I actually first sought to apply to the FBI and CIA when I was in high school. I think to this day they are still laughing at me. They were at least kind enough to suggest that I first consider the military. So, that’s what I did. I enlisted in the army and after basic training I pursued a very specific job in army intelligence, including learning Russian and then serving in occupied Berlin. I was mainly interested in international relations and national security, and the army supported that career interest.


So, from the beginning, I had a bit of an unusual relationship with the military service where I saw myself as a consultant, almost like an outsider. Throughout my twenty-four-year long service, which I enjoyed very much, I always tried to hold on to that outsider’s perspective, so that I could ask the hard questions and see a picture from different angles.


Army Reserve Training (Minnesota, 1987)


Jessica: How did your role and relationship with the military evolve over the years?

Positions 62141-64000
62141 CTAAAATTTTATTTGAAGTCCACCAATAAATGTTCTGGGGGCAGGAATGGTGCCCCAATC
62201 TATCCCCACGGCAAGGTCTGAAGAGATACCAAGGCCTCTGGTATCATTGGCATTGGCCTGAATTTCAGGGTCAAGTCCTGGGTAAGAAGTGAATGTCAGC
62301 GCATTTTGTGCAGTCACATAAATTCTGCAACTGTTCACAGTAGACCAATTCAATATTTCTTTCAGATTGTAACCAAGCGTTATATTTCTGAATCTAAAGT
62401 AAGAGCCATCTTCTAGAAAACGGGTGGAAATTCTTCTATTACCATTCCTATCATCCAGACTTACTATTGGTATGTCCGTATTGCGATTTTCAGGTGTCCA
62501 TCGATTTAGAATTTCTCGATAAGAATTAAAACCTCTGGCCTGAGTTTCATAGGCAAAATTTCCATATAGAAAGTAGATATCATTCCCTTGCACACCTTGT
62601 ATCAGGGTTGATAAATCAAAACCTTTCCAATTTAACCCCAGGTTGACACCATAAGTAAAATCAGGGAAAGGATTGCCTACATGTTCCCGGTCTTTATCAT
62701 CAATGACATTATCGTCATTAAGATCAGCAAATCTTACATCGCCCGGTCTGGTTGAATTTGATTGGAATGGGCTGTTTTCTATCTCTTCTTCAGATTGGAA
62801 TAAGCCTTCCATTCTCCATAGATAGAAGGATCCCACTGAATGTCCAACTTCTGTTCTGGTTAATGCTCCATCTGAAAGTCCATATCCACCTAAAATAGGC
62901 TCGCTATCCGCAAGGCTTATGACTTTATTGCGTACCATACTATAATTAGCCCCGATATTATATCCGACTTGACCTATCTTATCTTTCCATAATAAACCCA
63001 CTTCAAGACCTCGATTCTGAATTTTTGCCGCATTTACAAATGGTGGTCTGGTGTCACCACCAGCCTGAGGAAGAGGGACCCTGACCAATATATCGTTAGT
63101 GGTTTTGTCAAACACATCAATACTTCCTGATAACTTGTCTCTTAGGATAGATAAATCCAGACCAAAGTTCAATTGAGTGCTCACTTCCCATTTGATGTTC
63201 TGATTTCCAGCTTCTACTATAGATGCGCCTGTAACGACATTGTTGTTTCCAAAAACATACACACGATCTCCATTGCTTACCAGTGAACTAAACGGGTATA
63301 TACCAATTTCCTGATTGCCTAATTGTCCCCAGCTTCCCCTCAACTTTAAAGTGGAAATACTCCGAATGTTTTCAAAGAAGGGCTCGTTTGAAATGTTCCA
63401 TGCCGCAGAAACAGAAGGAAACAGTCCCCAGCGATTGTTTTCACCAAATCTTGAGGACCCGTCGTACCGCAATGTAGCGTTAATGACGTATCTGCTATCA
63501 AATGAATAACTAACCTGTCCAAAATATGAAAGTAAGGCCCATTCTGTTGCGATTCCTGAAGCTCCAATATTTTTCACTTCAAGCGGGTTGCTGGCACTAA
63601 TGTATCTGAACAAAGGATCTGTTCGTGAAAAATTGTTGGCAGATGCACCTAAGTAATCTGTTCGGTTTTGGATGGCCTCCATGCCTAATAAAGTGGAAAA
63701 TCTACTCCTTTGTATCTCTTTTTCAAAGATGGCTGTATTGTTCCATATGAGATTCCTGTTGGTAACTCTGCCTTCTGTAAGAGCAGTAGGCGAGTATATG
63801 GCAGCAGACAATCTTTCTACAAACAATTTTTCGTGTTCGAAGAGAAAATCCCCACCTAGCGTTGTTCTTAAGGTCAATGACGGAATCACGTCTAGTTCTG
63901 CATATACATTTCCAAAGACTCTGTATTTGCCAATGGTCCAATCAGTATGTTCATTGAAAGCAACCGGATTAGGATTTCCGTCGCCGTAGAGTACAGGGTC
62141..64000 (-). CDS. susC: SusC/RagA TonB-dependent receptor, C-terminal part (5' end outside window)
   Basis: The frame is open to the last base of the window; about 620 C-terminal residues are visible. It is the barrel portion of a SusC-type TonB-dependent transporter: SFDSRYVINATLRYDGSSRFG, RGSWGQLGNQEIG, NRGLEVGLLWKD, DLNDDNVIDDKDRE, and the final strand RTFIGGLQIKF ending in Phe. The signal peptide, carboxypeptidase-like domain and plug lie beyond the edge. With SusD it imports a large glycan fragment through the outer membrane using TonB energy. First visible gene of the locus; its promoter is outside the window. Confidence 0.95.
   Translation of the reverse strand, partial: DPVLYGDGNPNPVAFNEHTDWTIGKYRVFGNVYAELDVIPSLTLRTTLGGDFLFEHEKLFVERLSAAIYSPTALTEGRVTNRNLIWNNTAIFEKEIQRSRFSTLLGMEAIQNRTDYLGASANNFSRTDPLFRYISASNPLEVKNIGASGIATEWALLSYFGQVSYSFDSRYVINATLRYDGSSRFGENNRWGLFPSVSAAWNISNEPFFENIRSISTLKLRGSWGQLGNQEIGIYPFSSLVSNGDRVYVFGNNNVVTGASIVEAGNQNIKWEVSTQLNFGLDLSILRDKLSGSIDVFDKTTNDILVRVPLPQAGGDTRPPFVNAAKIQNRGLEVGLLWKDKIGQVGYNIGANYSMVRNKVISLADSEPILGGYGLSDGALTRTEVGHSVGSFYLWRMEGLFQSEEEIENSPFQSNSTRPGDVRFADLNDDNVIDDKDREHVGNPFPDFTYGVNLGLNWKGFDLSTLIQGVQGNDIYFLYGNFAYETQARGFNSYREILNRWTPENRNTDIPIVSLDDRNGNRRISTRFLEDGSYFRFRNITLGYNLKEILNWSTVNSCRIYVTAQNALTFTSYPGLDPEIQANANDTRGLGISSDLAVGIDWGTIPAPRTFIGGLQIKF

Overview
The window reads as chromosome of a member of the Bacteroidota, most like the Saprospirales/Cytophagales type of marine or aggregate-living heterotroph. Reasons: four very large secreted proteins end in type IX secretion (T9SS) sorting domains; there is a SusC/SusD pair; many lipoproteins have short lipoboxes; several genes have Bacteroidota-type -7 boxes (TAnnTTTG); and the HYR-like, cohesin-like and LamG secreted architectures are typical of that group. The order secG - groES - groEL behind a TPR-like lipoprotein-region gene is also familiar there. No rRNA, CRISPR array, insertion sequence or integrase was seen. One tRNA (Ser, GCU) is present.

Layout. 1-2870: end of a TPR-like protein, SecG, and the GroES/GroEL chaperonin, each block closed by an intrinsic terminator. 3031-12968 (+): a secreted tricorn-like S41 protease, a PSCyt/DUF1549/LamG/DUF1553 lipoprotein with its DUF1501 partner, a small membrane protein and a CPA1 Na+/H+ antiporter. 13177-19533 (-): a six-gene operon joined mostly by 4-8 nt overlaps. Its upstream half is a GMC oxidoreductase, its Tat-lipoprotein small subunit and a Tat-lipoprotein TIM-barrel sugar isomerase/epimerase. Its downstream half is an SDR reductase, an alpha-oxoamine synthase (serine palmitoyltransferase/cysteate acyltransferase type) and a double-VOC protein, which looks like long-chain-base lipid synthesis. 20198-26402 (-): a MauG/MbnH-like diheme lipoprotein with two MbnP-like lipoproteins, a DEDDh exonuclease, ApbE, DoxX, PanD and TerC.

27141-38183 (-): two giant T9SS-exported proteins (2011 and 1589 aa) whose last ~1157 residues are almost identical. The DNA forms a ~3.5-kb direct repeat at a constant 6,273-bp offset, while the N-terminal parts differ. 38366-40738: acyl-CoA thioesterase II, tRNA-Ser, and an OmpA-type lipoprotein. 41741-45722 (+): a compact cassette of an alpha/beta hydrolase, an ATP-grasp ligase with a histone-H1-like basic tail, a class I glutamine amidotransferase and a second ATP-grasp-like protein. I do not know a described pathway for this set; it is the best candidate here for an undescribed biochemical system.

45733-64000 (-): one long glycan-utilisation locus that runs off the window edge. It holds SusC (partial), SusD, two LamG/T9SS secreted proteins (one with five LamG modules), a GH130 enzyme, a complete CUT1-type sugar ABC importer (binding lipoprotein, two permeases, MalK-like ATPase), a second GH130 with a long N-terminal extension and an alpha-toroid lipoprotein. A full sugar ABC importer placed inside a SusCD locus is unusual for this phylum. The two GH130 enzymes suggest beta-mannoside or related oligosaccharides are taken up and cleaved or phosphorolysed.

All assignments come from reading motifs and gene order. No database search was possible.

David: I served in various intelligence, officer cadet, field artillery, cavalry, and communications roles over the years in several countries. I was a company commander, a lead international operations officer in the U.S. Army Signal Command, and later on a technology exploitation officer in Washington, D.C. In the military, there isn’t a time clock that you’re punching. You’re not working nine to five—you’re working 24/7. At times, the conditions are dangerous or abysmal.


But at the end of the day, there is a lot of meaning and responsibility inherent in your work. There is also a special camaraderie. You’re part of a community. You share a dark sense of humor. No matter how you might feel about a fellow soldier, you know that he has your back and you will always have his. Everybody wants to go home alive and safe together. You are all part of a mission that is bigger than yourself.